In their real world, robins hop about, mostly hiding out in shrubs for a few days after they leave the nest. The fledglings exercise their wings and learn a lot from their parents and from observing the world. They’re clumsy at first, but get great at negotiating branches while they’re still flittering about, rather than flying at full speed. Their parents teach them to avoid dogs and other potential predators, and to keep their distance from people. And in the world of robins, when a brood fledges, both parents continue to feed them even as the mother starts producing a new clutch of eggs. The young watch each other and learn from each other’s mistakes as well as successes. When the new clutch of eggs is complete and the mother starts incubating them, the father continues to feed and teach the fledglings. Every evening he leads them to a roosting spot. They learn many skills from him but are growing increasingly independent, and starting to associate with other young robins. By the time the new batch of eggs hatches and the male must start raising them, this first batch of young is ready to be on their own. When people raise a baby robin indoors and release it in a park after it can fly, that poor defenseless bird will be negotiating the world pretty much as helplessly as a sheltered, home-schooled ten-year-old would if his parents suddenly released him downtown and expected him to take care of himself for good.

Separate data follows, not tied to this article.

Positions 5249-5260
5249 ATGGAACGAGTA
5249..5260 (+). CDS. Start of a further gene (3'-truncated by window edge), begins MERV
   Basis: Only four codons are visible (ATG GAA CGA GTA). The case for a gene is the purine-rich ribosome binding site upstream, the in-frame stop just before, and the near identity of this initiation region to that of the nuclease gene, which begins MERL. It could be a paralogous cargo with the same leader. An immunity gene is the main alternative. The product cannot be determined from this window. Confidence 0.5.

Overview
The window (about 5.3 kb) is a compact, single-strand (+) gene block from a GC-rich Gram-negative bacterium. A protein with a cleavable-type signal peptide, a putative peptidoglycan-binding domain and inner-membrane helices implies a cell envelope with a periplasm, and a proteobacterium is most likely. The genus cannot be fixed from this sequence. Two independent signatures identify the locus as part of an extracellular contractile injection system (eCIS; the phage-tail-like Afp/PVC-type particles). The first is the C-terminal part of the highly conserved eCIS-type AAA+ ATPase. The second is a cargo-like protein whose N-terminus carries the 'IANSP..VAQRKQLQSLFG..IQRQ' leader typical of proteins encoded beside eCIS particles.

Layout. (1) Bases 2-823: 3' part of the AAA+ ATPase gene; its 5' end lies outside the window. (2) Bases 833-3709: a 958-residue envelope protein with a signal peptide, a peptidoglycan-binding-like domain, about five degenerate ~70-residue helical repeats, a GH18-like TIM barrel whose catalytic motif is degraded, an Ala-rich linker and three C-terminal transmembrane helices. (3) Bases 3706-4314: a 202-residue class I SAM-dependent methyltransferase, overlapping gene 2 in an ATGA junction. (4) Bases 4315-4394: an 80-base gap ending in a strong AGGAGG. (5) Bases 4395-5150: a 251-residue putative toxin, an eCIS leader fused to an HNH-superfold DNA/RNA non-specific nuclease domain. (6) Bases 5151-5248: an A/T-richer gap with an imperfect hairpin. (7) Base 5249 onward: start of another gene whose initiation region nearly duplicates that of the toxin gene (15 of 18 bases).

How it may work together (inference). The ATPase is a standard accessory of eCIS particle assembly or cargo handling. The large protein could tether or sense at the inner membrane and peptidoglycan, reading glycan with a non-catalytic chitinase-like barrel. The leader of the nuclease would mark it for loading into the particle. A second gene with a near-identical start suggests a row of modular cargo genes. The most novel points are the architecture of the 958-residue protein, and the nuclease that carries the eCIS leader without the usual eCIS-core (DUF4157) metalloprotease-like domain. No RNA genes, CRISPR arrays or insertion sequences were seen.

Northern Flickers
When we raised baby flickers, we knew they could be indoors only until they took their first flight.
Even as new fledglings, woodpecker wingbeats are too strong to keep in confined spaces at all.


Northern Flickers
The flickers kept coming to us for feedings for a month until they'd mastered finding all their
food on their own. One returned the following spring, so we know at least one survived
migration, winter, and the return migration on its own.
Tom and Gepetto
Hacking out a baby woodpecker can be an adventure, but if done properly,
the bird will learn to be independent and may often end up bonding with others
of its own species, as this Pileated Woodpecker did. 

1 comment :

  1. I have just learned so much! The message about returning birds to the nest had been received, but I didn't know there was so much involved in actually nursing a baby, if necessary.

    Your story of the well-meaning woman doing absolutely the wrong thing brings to mind a memory of my brother and I thinking that we were saving a baby bird. We fed it tiny pieces of ham. Ham!! Oh, I'm groaning at the thought, now. Of course, the bird died. Poor thing.